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Asien-Orient-Institut UFSP Asien und Europa (2006–2017)


Dear Readers,

The positive response to the first issue of our bulletin as well as the good news that the URPP Asia and Europe has been granted its extension until 2017 brought the work on the second issue in full swing and it is a great pleasure to see it published. The second issue focuses on the topic of the circulation of norms between Asia and Europe: a multifaceted process which shapes political and legal strategies not only of agents at national and trans-national levels, but also influences the live and the environmental situation of people in even the remotest localities. In her feature article on “Travelling norms of Nature Conservation” Shalini Randeria deals with the impact of current globally designed concepts of nature conservation on communities living in and from the Gir forest (western India). She analyses the different strategies of those advocating the transformation of the Gir forest into a ‘nature park’ over against grass-root activists fighting for the rights of the forest-dwellers. In so doing, the latter demand that the Indian state replaces legal provisions inherited from British colonial legislation with a more appropriate legal principle enacted in the US. We are thus dealing here with a process of ‘Glocalization’ in which agents at a local level use globally available norms in order to change state legislation. With this essay Shalini Randeria made another major contribution to the activities of the URPP, which she continuously supported from the very start not only with respect to her research input, but also through her personal engagement and the supervision of several Ph.D. and Post-Doc projects. Last Fall, she became the director of the Department of Anthropology and Sociology at the Graduate Institute of International and Development Studies, Geneva. We are very pleased that Shalini Randeria will remain a member of the URPP and participate in our future activities.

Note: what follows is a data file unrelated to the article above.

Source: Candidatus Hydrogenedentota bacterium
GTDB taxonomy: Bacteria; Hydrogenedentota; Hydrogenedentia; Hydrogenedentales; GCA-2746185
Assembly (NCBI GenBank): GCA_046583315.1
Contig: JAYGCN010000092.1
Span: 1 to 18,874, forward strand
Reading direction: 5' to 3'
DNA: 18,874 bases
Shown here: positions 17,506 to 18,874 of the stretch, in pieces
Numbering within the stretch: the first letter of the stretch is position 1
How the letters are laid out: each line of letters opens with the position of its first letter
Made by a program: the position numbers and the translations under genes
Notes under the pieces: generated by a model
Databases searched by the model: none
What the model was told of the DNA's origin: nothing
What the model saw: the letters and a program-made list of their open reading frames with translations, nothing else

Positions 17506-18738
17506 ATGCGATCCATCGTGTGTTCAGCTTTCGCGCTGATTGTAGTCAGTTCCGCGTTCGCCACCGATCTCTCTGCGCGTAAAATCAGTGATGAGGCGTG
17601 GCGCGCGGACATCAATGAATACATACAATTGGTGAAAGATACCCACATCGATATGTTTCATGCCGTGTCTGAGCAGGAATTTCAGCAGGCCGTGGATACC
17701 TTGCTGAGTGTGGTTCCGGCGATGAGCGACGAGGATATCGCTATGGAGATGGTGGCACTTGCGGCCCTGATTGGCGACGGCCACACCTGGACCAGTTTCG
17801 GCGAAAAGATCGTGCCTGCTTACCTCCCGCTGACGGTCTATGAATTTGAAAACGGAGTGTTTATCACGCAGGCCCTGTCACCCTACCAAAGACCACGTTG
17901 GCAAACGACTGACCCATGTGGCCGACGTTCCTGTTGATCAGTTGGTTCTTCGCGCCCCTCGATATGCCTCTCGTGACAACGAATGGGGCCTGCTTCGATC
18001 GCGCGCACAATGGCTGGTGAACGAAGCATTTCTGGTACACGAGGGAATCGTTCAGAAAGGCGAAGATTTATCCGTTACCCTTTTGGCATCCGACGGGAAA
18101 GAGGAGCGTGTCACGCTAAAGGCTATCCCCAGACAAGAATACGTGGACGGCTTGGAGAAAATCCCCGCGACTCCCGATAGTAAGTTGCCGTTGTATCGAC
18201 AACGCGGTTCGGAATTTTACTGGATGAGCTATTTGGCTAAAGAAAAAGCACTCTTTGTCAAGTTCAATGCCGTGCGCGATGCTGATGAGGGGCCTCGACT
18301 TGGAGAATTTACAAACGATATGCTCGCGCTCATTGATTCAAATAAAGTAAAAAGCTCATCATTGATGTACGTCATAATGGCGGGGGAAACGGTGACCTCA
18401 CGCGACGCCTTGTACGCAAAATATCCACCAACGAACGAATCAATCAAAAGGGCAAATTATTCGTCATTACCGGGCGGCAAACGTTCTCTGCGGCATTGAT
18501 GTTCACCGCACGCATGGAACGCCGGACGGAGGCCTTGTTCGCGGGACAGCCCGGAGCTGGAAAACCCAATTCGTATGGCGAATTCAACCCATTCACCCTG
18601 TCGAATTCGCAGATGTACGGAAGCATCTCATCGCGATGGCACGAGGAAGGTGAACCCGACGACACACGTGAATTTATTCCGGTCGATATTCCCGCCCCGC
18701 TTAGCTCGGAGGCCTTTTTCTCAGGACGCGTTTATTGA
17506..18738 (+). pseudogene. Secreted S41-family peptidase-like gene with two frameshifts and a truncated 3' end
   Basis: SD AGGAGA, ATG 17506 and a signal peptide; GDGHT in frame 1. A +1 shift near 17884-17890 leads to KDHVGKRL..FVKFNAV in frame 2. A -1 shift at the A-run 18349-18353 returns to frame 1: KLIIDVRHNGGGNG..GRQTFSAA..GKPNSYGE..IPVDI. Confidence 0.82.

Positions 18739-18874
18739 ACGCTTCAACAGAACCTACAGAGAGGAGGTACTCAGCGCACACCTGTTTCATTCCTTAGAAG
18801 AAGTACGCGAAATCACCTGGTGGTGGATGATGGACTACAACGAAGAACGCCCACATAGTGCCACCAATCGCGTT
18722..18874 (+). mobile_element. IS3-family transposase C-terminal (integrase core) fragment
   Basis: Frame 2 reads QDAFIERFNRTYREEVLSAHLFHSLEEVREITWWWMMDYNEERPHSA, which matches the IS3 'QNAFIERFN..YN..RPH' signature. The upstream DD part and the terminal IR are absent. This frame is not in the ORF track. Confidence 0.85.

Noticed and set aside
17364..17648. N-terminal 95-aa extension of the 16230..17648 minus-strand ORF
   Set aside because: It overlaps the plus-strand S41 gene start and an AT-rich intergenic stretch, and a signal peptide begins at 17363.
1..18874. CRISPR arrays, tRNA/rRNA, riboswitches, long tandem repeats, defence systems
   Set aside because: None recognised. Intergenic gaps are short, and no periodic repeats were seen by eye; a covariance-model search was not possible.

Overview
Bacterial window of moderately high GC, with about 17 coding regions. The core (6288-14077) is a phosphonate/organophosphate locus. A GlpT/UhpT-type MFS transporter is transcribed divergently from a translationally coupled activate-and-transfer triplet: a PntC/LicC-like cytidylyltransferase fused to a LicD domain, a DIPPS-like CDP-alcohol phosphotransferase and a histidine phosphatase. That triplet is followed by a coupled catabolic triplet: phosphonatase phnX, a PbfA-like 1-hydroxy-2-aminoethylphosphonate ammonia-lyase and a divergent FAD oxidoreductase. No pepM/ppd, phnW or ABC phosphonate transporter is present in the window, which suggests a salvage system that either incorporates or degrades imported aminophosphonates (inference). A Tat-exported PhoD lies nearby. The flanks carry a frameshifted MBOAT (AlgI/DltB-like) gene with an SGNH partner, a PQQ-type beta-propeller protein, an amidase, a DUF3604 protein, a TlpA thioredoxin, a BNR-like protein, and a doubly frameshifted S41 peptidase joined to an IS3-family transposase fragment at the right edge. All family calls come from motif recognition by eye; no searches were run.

One of these future events is directly connected to the topics raised in the feature article, as the members of Research Field 3 Norms and Social Order(s) have taken on the task of organizing the next annual conference of the URPP on the topic of “Travelling Norms and the Politics of Contention.” It will take place from October 25 to October 26, 2013. The conference mirrors the larger research program on “circulating norms,” which is delineated and discussed in an interview with David Chiavacci, Bettina Dennerlein, and Dorothea Lüddeckens.

This issue also includes reports and reflections on the rich spectrum of the research activities that were going on in our three research fields in the past year. You will find reports on the aims and issues of the 2012 annual conference of the URPP “Concepts of Religion between Asia and Europe,” and on the topics and discussions of an international workshop organized by Research Field 2 on “Biographies Afield in Asia and Europe.” The latter workshop focused on biographies and (auto-) biographical testimonies of individuals whose lives are marked by trans-cultural movements and experiences between Asia and Europe in historical contexts from the early modern period up to the 20th century. Sourav Kargupta (Kolkatta), who participated at the post-graduate workshop on “Asian Postmodernities and their Legacies,” shares his thoughts on deconstructivist aporias and perspectives on “post-modernity,” giving a lively idea of the intense interdisciplinary discussions during the event. Incited by our former Academic Director, Andrea Riemenschnitter, professor of Chinese studies, it was also the first workshop exclusively designed for postgraduates and set a successful example to be pursued in the future.

In supporting junior researchers on the doctoral and postdoctoral level for more than six years and in running an interdisciplinary doctoral program since 2009, the URPP Asia and Europe has successfully supported several generations of graduate students in conducting research within an interdisciplinary framework. What ways of advancing are opening up for our students when their scholarships have come to an end? Roman Benz updates us on three alumni and gives us insights into their views on their achievements and future perspectives.

Finally, I like to express our thanks to Jorrit Britschgi, Philipp Hetmanczyk, Thomas Hüllein, Justyna Jaguścik, Sourav Kargupta, Shalini Randeria, Ralph Weber, Sebastian Zylinski, and Roman Benz for their valuable contributions to this volume.

Prof. Dr. Angelika Malinar
Academic Director

(Asia & Europe Bulletin, 2/2013, p. 3)